Sample Wording for an Orthodox Christian Wedding Program
Religious elements or traditions can enrich a wedding ceremony, but determining what to include in the program to reflect your beliefs as a couple can be difficult. We’ve gathered sample programs from several religions to get you started. Use them as a guide and add your own spin to make your day truly personal. Below is some helpful sample wording for a traditional Orthodox Christian wedding program.
A Celebration of the Sacrament of Holy Matrimony
Bride's name and Groom's name
Day of the Week, Date
Name of Church
Inside Page 1
Maid of Honor
Guest Book Attendant
The Very Reverend Name
Name of Church Choir
Under the direction of Name
With deep gratitude and love!
Thank you for joining us today and sharing our joy! What a blessing it is to begin our new lives together knowing that those whom we love so dearly are celebrating with us as we sanctify our marriage in and through Jesus Christ, our Lord and Savior! May He bless you, even as He has blessed us so abundantly, for many years to come!
Bride's name and Groom's name
Inside Page 2
Holy Matrimony is the Sacrament of the Orthodox Christian Church by which a man and a woman are united together "in faith, and in oneness of mind, in truth, and in love," acknowledging that their love is rooted in the God Who Is Love Itself. The marriage ceremony as celebrated today traces its present form back to the fifth century. It consists of two distinct services—the Betrothal and the Crowning.
The Betrothal was originally celebrated separately from the Crowning, marking a couple's pledge to marry at a later date—a type of "liturgical engagement," so to speak. The exchange of rings takes place at this time. The rings are blessed by the priest, who takes them in his hand and, making the Sign of the Cross, says, "The servant of God, [Groom's name], is betrothed to the handmaid of God, [Bride's name], in the Name of the Father, and of the Son, and of the Holy Spirit."
The exchange of rings shows the unity of two wed into "one flesh" and the sharing of the bond of love in which each will be enriched by the union. By themselves, the newly betrothed are incomplete; together, they are made perfect, whole and complete. Each will be enriched by the other in the Sacrament of Marriage. The bride and groom are given candles to hold—a reminder that it is Jesus Christ, the "Light of the World," Who will guide them through the years they will share as husband and wife.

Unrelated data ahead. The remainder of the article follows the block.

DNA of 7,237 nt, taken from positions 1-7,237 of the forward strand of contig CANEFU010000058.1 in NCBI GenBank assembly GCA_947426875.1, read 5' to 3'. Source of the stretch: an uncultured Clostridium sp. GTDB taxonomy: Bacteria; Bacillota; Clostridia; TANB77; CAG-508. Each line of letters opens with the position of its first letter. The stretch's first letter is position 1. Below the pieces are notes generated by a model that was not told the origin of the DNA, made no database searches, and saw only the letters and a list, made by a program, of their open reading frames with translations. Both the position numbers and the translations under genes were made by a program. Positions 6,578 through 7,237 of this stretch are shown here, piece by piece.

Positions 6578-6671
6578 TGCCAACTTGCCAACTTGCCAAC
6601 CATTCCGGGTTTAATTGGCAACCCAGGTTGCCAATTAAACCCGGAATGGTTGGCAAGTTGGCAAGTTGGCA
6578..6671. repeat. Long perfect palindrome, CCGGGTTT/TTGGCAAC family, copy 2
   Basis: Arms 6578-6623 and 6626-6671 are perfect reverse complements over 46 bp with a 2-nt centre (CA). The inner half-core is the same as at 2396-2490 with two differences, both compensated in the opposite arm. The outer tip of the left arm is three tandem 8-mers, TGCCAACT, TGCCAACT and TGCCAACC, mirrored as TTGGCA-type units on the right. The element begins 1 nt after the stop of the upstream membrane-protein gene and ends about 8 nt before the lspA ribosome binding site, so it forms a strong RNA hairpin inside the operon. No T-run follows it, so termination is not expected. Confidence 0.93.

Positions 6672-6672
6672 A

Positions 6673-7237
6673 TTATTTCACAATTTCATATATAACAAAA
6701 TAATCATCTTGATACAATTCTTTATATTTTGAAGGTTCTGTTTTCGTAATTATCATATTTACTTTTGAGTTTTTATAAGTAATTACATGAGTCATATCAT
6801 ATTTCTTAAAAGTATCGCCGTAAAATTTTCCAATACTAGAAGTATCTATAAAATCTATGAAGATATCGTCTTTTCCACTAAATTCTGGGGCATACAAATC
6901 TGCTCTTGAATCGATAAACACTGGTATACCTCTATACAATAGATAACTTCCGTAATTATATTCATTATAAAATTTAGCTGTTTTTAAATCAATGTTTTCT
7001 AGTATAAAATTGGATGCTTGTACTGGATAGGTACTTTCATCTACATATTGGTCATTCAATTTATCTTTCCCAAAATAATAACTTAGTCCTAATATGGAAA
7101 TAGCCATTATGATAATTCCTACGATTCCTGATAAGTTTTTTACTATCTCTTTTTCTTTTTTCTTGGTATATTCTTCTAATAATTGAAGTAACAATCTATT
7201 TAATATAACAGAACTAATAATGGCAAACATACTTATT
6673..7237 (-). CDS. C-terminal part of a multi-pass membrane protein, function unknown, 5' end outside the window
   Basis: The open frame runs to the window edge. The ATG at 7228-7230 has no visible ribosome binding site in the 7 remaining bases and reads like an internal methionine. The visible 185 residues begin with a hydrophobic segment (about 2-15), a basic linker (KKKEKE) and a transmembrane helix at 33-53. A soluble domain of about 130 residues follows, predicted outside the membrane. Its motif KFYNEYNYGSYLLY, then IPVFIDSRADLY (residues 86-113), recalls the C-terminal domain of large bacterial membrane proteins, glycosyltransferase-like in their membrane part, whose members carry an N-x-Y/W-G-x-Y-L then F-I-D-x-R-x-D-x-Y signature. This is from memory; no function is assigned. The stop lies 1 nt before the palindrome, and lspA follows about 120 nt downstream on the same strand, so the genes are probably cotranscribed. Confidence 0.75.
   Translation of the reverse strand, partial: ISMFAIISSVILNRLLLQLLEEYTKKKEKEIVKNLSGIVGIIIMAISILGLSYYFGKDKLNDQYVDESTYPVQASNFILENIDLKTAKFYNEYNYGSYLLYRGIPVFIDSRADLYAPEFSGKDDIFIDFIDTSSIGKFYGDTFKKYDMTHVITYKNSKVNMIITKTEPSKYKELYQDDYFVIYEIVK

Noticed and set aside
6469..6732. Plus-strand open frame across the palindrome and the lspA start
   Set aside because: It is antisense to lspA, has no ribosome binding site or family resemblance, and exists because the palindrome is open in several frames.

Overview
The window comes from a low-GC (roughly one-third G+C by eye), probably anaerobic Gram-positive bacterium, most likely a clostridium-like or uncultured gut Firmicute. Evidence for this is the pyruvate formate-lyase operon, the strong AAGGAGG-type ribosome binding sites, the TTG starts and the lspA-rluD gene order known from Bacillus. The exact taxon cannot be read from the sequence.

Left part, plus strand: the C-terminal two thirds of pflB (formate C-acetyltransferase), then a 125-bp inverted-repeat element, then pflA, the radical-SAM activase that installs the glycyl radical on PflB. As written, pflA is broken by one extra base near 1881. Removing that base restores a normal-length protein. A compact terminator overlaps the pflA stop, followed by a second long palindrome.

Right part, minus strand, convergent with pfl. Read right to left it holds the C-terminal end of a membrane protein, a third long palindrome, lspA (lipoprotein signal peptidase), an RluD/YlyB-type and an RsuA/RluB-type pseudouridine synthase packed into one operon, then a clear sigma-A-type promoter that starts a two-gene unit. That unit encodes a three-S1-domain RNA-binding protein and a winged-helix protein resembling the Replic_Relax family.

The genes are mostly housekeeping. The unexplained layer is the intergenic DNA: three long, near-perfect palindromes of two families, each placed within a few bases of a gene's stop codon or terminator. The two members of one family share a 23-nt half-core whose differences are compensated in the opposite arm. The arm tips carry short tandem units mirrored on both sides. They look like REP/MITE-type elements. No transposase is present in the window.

The Crowning begins with the chanting of Psalm 128. The Crowning is the focal point of the wedding ceremony. The bride and groom are crowned as the "king and queen" of their own kingdom, the home, which they will guide with wisdom and love as an extension of the Kingdom of God.
The crowns also recall the victorious crown of martyrdom, since every true marriage involves self-sacrifice from each spouse. Placing the crowns above the heads of the bride and groom, the priest proclaims, "The servants of God, [Groom's name and Bride's name], are crowned in the name of the Father, and of the Son, and of the Holy Spirit."
Inside Page 3
The Scripture Readings
"Thou hast set upon their heads crowns of precious stones; they asked life of Thee, and Thou gavest it them." The words of Psalm 21 introduce the two scripture readings.
The first, Ephesians 5:20-33, reminds us that the love Christ has for His People, the Church, is the same love a husband and wife must have for one another.
The second, John 2:1-12, recounts Christ's first miracle, performed at the marriage feast at Cana in Galilee, at which He changed water into wine. In remembrance of this blessing, wine is given to the bride and groom in a "common cup." This cup signifies a life of harmony in which there is a mutual sharing of joy and sorrow. The drinking of wine from the common cup serves to impress upon the couple that, from that moment, they will share everything in this life as they anticipate the life of the world to come.
The Joining of Hands and Procession
Joining the hands of the bride and groom, the priest leads them in taking their first steps together as husband and wife. The circular procession (in the early days of the Church, it was an actual dance) reminds the couple of the eternity of marriage, at the center of which is Christ Himself.
The Final Blessing
The crowns are removed as the priest prays that God will "receive their crowns into Thy Kingdom, preserving them spotless, blameless and without reproach." The final blessing is imparted, after which the priest, on behalf of the assembly, wishes the couple many years of blessings and grace as they delight in their love for one another—a love that finds its source and fulfillment in the God Who Is Love Itself.
Glory to God for all things!
Special thanks to Saint Joseph Orthodox Christian Church, Wheaton, Illinois